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metador 09-10-2010 10:53 PM

Should I paint existing riser white or cover it?
I recently got someone refinished the stairs, however, all contractors said that they only do the steps but not the risers and stringers. I didn't know why until I searched internet, I realized that mostly the risers are veneer and can't be treated like real wood.

I have talked to some pros who suggested that I lightly sand the surface, apply a good primer, then paint them white. I just don't know how good it's going to look like. Would it be as solid as the general white door?

On the other hand, is there material/veneer that can be used to cover old risers? I want the existing light brown risers and stringers in white. Any suggestion are welcome! Thanks

Gibbo 09-11-2010 08:27 AM

Would suggest painting them as you have been told.
I would recommend as you have been to to lightly nsand them, then apply a water based primer/ sealer over them, once this is done again lightly sand to remove any runs that may come up and any obvious brush marks.
Once the prep is done you can paint them with enamel paint, apply two or three coats very thinly rather than one thick coat as it will run if you put too much enamel paint on (an example of this is painting one side of a door, I use a very thin coated roller cover or a foam roller cover and will only load it up twice to do the whole side before brushing it over, the rollers are well rolled out to).
So as stated apply thin coats, then leave for at least 24 hours prior to to 48 applying the next coat (if yo do get any runs leave for an additional 24 hours before again lightly sanding), just make sure that you take your time and it will come up like magic.
Hope this is of help:thumbsup:

metador 09-11-2010 09:34 AM

painting riser white
Thanks for the comment Gibbo. That gave me some comfort to paint it... I'm afraid that if no (stairs) contractor is willing to do it, that must be a difficult job to be done "right". It's good to know how exactly it's been done and the result is good.

metador 09-15-2010 12:58 PM

Water based or oil?
A quick question. Any difference or advantage for using water based primer to oil based?

RinSF 09-21-2010 11:55 PM

That's interesting to hear the reason they won't refinish the risers. I'm in the exact same boat: I had four different floor guys come in and nobody would touch the risers...I couldn't figure out why, just thought they didn't like trying to sand the vertical portions.

Anyhow, one possible idea I read about: if they're in bad shape and you don't mind doing some work, one option could be to flip them over. The wood on the back is likely in perfect condition, so if it's something you can get to then it could be worth exploring.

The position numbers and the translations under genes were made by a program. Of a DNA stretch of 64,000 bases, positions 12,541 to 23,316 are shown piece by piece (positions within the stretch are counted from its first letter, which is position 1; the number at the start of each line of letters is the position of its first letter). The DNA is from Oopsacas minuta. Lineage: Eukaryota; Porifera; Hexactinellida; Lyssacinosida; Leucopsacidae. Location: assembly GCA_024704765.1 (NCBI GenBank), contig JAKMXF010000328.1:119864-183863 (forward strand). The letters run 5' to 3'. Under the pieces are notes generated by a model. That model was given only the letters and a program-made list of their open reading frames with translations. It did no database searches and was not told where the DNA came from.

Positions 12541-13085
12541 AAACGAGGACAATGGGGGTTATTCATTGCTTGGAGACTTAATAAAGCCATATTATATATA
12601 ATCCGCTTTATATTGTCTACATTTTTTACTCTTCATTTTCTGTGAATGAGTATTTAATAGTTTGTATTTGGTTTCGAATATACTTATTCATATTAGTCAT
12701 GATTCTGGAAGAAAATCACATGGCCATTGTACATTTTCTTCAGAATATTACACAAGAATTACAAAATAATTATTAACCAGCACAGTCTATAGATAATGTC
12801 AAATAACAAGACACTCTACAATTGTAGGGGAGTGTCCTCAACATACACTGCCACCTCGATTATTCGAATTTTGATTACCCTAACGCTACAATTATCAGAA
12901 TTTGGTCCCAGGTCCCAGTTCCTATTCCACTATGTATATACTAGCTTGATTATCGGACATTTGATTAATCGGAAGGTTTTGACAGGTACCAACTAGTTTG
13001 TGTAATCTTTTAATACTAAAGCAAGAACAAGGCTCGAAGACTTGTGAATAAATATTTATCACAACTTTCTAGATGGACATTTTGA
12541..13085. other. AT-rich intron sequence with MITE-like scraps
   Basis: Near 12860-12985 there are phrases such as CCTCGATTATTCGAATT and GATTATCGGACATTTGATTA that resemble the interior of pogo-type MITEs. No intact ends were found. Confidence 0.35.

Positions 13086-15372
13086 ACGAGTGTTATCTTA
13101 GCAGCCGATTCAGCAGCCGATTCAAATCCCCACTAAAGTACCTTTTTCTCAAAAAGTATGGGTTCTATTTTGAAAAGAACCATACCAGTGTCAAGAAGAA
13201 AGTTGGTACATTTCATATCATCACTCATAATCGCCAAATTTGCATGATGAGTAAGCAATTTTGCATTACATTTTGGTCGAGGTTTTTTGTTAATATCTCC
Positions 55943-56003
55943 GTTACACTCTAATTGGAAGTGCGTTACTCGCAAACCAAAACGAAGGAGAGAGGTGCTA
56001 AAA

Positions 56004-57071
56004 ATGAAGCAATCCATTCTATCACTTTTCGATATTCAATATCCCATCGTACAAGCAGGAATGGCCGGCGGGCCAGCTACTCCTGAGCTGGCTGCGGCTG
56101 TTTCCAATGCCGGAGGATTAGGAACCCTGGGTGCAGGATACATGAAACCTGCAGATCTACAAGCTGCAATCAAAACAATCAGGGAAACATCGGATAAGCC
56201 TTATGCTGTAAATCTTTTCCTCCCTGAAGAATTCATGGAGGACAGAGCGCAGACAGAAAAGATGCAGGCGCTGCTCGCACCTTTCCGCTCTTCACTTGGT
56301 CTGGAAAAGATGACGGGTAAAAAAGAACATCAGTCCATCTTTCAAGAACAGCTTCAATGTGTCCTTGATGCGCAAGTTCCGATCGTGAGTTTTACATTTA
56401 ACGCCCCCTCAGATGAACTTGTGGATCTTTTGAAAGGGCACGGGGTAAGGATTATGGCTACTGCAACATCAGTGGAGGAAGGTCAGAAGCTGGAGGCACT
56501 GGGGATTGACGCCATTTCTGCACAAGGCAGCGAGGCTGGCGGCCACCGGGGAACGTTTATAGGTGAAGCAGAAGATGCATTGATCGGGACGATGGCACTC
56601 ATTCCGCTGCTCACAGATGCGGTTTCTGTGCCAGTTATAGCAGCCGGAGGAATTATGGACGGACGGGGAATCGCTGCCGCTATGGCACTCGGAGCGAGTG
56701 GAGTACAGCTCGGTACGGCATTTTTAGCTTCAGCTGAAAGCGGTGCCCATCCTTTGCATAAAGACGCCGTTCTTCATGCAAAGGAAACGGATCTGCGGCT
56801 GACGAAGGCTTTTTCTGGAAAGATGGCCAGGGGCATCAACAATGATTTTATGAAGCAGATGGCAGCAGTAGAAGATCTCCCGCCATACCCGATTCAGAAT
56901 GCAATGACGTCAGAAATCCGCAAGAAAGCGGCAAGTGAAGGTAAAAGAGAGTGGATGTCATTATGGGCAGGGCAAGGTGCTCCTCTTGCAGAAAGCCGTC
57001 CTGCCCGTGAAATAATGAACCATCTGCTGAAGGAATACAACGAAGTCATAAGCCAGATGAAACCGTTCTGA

Dave88LX 06-06-2013 11:46 AM

I'd like to know more about painting the risers. Specifically what paint and primer to use on real wood.

cdaniels 06-06-2013 11:52 AM


Originally Posted by metador (Post 501602)
A quick question. Any difference or advantage for using water based primer to oil based?

As long as they are both bonding primers about the only difference is ease of clean-up and the water based primer doesn't smell as bad.You will have to be really careful not to kick the risers for a couple/three weeks the paint and primer bonds as it cures.

funfool 06-06-2013 12:02 PM

I find it curios why they say they are veneer. I am sure they can be.
All I ever installed was the same material as the treads.

My question is, are you sure you want them painted, or would you prefer they match the treads?
You can test sand in some inconspicuous spot, if you do sand through, were going to paint anyways.

I could see where it is more labor intense to do the risers.
Imagine if you were wiping a finish on the treads and risers starting from the top and working your way down to the bottom, the risers start getting runs and drips and they will because of vertical. Is no way to get back to wipe them while still wet.
Will have to come back and fix them, then babysit them when drying, just a hassle they do not want to deal with.
So they make up a story about veneer or simply say no.
Where a real finisher will charge 3 times more because of the labor and time involved, will do it.

Who knows, maybe it is popular to use cheaper wood for risers, I just have not done or seen it.

Jmayspaint 06-06-2013 07:11 PM

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I haven't seen veneer risers either, usually solid oak like the treads. Even if they were solid, they would be hard to sand for several reasons.

A lot of people think they look good painted white. If you will be painting over the old varnish, I really like an oil prime for the beat adhesion. I think there are newer latex primers that adhere well, but I haven't used them enough to trust them on something that gets abuse like risers.

These I did turned out looking good, but they were constructed for white risers. The treads were oak, risers were pre primed mdf. So not nearly as difficult to do as starting from scratch.

ToolSeeker 06-06-2013 07:17 PM

Have never used or heard of veneer risers. If i was thinking about staining them. You might want to look into the Gel stains, don't have to worry as much about runs and drips.

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